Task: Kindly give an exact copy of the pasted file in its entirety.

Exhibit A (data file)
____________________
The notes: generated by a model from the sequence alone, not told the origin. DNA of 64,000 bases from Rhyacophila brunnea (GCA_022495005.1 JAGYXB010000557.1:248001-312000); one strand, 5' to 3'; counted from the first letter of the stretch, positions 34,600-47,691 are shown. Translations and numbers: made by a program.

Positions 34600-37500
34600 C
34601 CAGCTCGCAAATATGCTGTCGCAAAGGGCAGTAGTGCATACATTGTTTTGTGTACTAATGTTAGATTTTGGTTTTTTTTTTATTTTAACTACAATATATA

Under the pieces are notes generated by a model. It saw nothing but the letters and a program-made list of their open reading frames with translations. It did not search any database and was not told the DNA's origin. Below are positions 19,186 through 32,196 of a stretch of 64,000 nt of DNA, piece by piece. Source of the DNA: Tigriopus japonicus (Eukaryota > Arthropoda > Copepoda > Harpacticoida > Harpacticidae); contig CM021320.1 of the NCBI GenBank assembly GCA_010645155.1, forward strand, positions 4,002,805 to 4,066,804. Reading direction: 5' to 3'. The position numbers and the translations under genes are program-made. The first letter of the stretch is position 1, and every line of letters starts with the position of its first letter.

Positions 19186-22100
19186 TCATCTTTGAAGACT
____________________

The notes: generated by a model from the sequence alone, not told the origin. DNA of 64,000 bases from Rhyacophila brunnea (GCA_022495005.1 JAGYXB010000557.1:248001-312000); one strand, 5' to 3'; counted from the first letter of the stretch, positions 34,600-47,691 are shown. Translations and numbers: made by a program.

Positions 34600-37500
34600 C
34601 CAGCTCGCAAATATGCTGTCGCAAAGGGCAGTAGTGCATACATTGTTTTGTGTACTAATGTTAGATTTTGGTTTTTTTTTTATTTTAACTACAATATATA

Under the pieces are notes generated by a model. It saw nothing but the letters and a program-made list of their open reading frames with translations. It did not search any database and was not told the DNA's origin. Below are positions 19,186 through 32,196 of a stretch of 64,000 nt of DNA, piece by piece. Source of the DNA: Tigriopus japonicus (Eukaryota > Arthropoda > Copepoda > Harpacticoida > Harpacticidae); contig CM021320.1 of the NCBI GenBank assembly GCA_010645155.1, forward strand, positions 4,002,805 to 4,066,804. Reading direction: 5' to 3'. The position numbers and the translations under genes are program-made. The first letter of the stretch is position 1, and every line of letters starts with the position of its first letter.

Positions 19186-22100
19186 TCATCTTTGAAGACT